Behavioral Analysis Strategies | Insight Interpretation Strategies | Didactic Strategies | Solution Analysis | Validation | Problem-Solving Strategies
Fundamental to problem solving in DBT is the behavioral
analysis, which is the collaborative process of
identifying and reevaluating over time the sequence of internal
and external events that are associated with the problem behavior.
Behavioral analysis includes the assessment of multiple chain analyses. Small
units (links) of behavior are analyzed with the goal of defining
the beginning of the chain, or the antecedents; the middle of the
chain, or the problem behavior itself; and the end of the chain,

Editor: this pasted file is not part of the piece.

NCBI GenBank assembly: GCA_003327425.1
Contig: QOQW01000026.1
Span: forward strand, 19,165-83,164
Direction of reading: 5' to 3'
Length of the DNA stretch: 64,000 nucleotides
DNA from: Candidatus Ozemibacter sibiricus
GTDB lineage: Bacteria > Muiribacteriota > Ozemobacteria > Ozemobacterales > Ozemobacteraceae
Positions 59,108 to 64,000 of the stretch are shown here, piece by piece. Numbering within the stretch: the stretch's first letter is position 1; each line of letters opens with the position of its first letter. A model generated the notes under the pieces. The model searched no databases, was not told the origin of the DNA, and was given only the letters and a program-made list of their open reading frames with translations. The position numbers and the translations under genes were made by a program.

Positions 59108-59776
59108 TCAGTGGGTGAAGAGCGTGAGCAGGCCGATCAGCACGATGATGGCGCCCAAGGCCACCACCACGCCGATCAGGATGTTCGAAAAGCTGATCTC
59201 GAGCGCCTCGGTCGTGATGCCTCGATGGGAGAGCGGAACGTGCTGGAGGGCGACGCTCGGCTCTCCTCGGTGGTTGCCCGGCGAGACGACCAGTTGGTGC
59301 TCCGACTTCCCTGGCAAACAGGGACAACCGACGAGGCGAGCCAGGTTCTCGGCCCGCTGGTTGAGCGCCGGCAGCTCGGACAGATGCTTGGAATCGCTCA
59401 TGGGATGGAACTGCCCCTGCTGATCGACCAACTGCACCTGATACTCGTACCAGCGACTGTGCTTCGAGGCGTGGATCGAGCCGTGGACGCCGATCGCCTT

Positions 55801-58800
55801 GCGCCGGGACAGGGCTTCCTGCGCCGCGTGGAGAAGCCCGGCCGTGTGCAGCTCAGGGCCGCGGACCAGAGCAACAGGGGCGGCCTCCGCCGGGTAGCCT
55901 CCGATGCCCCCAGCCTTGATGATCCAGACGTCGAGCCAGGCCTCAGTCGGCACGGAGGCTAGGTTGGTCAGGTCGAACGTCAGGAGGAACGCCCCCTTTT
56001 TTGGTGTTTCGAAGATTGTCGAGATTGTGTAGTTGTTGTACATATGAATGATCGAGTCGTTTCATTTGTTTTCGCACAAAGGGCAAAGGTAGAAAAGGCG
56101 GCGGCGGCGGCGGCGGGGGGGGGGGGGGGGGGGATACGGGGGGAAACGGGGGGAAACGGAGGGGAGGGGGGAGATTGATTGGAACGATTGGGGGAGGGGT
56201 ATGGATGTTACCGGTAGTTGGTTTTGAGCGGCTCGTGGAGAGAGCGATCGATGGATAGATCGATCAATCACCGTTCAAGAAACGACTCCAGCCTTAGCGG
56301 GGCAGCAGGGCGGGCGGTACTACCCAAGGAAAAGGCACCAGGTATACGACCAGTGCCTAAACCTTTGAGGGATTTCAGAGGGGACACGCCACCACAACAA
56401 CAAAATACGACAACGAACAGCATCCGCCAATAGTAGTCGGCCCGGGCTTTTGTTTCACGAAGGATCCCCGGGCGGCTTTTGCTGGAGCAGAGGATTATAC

or the consequences of the behavior. Attention is paid to all behaviors,
including emotions, bodily sensations, thoughts (explicitly and
implicitly as in expectations and assumptions), urges, and overt
behaviors. Environmental factors (e.g., a conflictful visit with
a relative) and vulnerability factors (e.g., lack of sleep or physical
illness) that may affect the behavior are important to ascertain.
It is essential to define the problem specifically. Rather than
asking questions about causality (e.g., "Why do you think
that happened?"), the therapist should ask questions aimed
at specifying the antecedents and consequences of the behavior (e.g., "At
what point in the day did the thought of suicide enter your mind?
What was happening in that moment?"). This information
facilitates understanding of typical response patterns to specific
stimuli that are germane to the particular behavior.